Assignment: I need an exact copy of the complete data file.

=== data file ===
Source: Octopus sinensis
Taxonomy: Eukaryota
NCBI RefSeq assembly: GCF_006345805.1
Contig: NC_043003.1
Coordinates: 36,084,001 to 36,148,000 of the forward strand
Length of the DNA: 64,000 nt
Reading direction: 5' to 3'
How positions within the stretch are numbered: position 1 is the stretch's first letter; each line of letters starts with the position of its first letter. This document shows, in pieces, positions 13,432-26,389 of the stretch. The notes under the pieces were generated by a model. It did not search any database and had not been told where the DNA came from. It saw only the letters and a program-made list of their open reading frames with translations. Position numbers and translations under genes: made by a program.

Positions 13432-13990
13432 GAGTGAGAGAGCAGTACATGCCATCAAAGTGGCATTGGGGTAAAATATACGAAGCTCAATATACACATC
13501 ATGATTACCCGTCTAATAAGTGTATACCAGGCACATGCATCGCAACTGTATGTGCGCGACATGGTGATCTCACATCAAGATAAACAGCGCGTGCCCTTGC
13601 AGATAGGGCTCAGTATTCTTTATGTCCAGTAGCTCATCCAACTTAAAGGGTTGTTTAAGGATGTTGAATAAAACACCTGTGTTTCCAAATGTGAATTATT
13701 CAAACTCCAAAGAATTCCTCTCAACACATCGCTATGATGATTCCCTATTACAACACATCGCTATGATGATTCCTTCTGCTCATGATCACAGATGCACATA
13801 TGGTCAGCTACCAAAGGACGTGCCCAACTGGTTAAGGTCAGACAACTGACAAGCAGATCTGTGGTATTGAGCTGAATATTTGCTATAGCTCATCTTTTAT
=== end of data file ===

Source: Octopus sinensis
Taxonomy: Eukaryota
NCBI RefSeq assembly: GCF_006345805.1
Contig: NC_043003.1
Coordinates: 36,084,001 to 36,148,000 of the forward strand
Length of the DNA: 64,000 nt
Reading direction: 5' to 3'
How positions within the stretch are numbered: position 1 is the stretch's first letter; each line of letters starts with the position of its first letter. This document shows, in pieces, positions 13,432-26,389 of the stretch. The notes under the pieces were generated by a model. It did not search any database and had not been told where the DNA came from. It saw only the letters and a program-made list of their open reading frames with translations. Position numbers and translations under genes: made by a program.

Positions 13432-13990
13432 GAGTGAGAGAGCAGTACATGCCATCAAAGTGGCATTGGGGTAAAATATACGAAGCTCAATATACACATC
13501 ATGATTACCCGTCTAATAAGTGTATACCAGGCACATGCATCGCAACTGTATGTGCGCGACATGGTGATCTCACATCAAGATAAACAGCGCGTGCCCTTGC
13601 AGATAGGGCTCAGTATTCTTTATGTCCAGTAGCTCATCCAACTTAAAGGGTTGTTTAAGGATGTTGAATAAAACACCTGTGTTTCCAAATGTGAATTATT
13701 CAAACTCCAAAGAATTCCTCTCAACACATCGCTATGATGATTCCCTATTACAACACATCGCTATGATGATTCCTTCTGCTCATGATCACAGATGCACATA
13801 TGGTCAGCTACCAAAGGACGTGCCCAACTGGTTAAGGTCAGACAACTGACAAGCAGATCTGTGGTATTGAGCTGAATATTTGCTATAGCTCATCTTTTAT